I am grateful for clients who ask for colors in such a vivd and detailed way, and then set me loose to translate this into glass mosaic. Stratoz’s Flickr friend Ghir commissioned a house number for a Christmas gift for her sister. She described the house and her vision:
It is a bluish grey with darker charcoal grey roof, with dark teal and white trim. Inside, they’ve decorated with many items from Alaska trips, so the colors on the outside of their house remind me of weathered totem poles. I was thinking white numbers on a dark teal or teal and blue mixed field, maybe with contrasting details of dull red or yellow for the totem pole idea. . .
This made me think of one of my favorite artists, the Canadian Emily Carr(1871-1945), and some paintings from Emily Carr: An Introduction to her Life and Work by Anne Newlands. Emily Carr made totem poles a central part of her art, and in 1912 visited over 15 coastal First Nations villages in Northern British Columbia, drawing and painting the carvings. The watercolor that I remembered from Newlands’ book was House Post, Tsatsinuchomi, BC, with the weathered blue-green and bits of red. Working on this house number commission was a delight, and several other clients have asked to have those colors in their signs.
House numbers are a source of reimagining for Stratoz and myself here at Nutmeg Designs. First, Stratoz designs the pattern for each house’s digits. Each configuration of numbers has its own personality, own way of relating number to number. 54s has a great swooping on right and left with the curved 5 and 2, meeting in the middle with the 4 and its cross bar. The client is in Evanston, IL, and his house was painted in “vintage wine” and “pine grove.” These are earthier versions of red and green, and its interesting to see how a shift toward muted tones makes for a still resonant pair of complementary colors. The client said he was drawn to how our numbers often seem to glow(even though light is not actually passing through), and he wished he had another house to commission a sign for. We love to delight our clients!
Stratoz and I feel very blessed when we have the opportunity to create something that will give clients joy every time they come home. Adam in Pittsburgh commissioned this 1441, and we were bowled over by the note he included with his order:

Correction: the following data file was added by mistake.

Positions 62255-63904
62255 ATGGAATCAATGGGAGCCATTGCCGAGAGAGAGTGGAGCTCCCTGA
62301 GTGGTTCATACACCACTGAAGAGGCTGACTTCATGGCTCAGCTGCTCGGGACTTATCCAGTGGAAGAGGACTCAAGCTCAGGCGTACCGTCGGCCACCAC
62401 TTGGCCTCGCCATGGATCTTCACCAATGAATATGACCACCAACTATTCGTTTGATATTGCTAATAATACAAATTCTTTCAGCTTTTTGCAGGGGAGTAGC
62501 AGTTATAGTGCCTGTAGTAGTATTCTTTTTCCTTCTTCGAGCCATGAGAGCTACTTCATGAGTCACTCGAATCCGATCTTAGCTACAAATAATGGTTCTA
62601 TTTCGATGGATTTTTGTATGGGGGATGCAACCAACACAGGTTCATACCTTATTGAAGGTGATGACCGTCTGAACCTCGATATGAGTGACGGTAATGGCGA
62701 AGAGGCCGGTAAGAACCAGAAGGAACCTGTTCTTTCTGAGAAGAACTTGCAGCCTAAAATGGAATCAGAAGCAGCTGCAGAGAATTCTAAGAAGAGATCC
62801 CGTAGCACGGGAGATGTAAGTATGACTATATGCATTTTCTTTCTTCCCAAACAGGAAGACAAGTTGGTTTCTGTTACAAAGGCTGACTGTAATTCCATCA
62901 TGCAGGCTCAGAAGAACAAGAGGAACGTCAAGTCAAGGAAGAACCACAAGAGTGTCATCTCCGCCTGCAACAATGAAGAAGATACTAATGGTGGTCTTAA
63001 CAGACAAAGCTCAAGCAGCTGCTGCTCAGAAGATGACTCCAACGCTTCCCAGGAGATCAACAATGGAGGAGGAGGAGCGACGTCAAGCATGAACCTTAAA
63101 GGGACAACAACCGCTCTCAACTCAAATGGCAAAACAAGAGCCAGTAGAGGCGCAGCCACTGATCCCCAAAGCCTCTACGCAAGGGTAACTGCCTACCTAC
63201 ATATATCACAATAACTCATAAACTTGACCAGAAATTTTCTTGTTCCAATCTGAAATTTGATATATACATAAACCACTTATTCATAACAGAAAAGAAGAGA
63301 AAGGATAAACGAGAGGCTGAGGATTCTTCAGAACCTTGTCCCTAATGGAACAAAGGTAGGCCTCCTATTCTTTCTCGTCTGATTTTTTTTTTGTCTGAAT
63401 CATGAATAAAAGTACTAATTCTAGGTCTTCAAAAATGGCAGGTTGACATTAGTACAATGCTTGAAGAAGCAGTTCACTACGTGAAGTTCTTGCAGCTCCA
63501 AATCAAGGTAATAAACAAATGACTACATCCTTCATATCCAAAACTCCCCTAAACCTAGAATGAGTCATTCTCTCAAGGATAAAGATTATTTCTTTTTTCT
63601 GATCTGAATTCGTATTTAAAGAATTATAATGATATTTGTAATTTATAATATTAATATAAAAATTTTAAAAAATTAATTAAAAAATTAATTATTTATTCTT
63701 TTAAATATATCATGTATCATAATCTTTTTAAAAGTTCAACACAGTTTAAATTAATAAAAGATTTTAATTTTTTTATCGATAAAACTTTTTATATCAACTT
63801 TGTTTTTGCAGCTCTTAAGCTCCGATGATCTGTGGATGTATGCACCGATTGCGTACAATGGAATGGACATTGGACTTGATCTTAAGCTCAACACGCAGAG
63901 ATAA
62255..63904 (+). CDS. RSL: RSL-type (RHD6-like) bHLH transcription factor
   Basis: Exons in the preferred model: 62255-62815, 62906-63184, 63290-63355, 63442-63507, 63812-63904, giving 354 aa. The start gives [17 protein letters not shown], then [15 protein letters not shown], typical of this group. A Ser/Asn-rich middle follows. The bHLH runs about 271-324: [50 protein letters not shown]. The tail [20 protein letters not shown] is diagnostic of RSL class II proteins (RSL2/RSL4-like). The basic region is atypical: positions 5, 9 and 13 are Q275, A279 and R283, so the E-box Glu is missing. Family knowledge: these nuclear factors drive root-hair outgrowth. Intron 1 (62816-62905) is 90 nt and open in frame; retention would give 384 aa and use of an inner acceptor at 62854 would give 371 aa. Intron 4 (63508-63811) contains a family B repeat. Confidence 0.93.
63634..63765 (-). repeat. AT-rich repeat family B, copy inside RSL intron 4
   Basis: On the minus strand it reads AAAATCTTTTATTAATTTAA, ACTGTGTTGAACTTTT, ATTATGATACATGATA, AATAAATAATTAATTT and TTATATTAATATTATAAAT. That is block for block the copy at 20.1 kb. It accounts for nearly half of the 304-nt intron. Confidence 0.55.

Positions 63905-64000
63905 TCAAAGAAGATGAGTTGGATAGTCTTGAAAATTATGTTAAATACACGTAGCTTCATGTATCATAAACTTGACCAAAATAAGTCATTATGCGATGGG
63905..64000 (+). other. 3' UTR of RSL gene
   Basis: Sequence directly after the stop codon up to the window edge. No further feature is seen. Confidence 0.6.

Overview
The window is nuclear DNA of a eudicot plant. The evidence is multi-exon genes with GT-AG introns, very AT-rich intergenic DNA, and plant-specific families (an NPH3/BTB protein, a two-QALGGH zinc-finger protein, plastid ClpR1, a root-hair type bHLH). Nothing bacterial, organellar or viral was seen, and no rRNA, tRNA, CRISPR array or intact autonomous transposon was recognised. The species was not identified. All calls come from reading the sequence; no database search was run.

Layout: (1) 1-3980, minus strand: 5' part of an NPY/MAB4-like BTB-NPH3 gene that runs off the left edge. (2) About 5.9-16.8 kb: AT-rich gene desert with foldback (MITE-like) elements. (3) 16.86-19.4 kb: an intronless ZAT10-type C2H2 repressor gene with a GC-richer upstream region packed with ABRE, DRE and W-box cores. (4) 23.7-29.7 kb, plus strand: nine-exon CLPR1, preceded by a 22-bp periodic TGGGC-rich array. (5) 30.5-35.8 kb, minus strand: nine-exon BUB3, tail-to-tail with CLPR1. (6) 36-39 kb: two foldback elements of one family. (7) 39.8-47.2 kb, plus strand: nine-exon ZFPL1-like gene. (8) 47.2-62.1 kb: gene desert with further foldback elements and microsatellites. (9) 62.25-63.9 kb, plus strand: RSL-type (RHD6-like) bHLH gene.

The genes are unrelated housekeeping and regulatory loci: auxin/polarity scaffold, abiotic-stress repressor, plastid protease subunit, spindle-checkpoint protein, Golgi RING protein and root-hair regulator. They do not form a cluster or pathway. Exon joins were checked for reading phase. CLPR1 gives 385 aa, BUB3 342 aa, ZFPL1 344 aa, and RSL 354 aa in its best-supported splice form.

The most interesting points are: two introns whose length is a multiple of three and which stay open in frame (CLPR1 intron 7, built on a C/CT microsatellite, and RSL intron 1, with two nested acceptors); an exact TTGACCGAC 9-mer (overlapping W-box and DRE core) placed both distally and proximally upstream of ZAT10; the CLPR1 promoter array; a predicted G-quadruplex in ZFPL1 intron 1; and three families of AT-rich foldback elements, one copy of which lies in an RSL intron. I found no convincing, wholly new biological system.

I searched for house numbers on Etsy and your designs were one of the first ones that I found. After looking through pages of other designs, I kept returning to your work! Each of your pieces are wonderfully unique, and imbued with love and care. Every tile is crafted individually. No other artists who are creating house numbers seem to capture so much elegance in a single piece.
Thank you Adam! He said he was “seething with anticipation” and for a moment we had some trepidation about whether we would meet his expectations, and were delighted and relieved when he loved his sign and sent us photos after installing it. We also had a moment of anxiety when we saw the orange ribbon, since we don’t want any wind disaster to befall our clients, but Adam assured us that the ribbon is just for show and there is heavy gauge wire hiding beneath. I love having a client who adds his own orange, since I am a big orange fan(as evidenced by my Orange Tuesday posts and Orange Tuesday Pinterest Board.)
Adam also graciously included a comparison photo of his old address plaque and his new one, and we appreciate the love.
Stratoz has a gift for communicating the essence of an animal, and our latest house number commission had three totems meaningful to the clients: a hippo, a butterfly and a feather. The hippo was the disconcerting one! We’d never looked closely at hippos before. We thought “gray” but there are flashes of pink. What are your totems?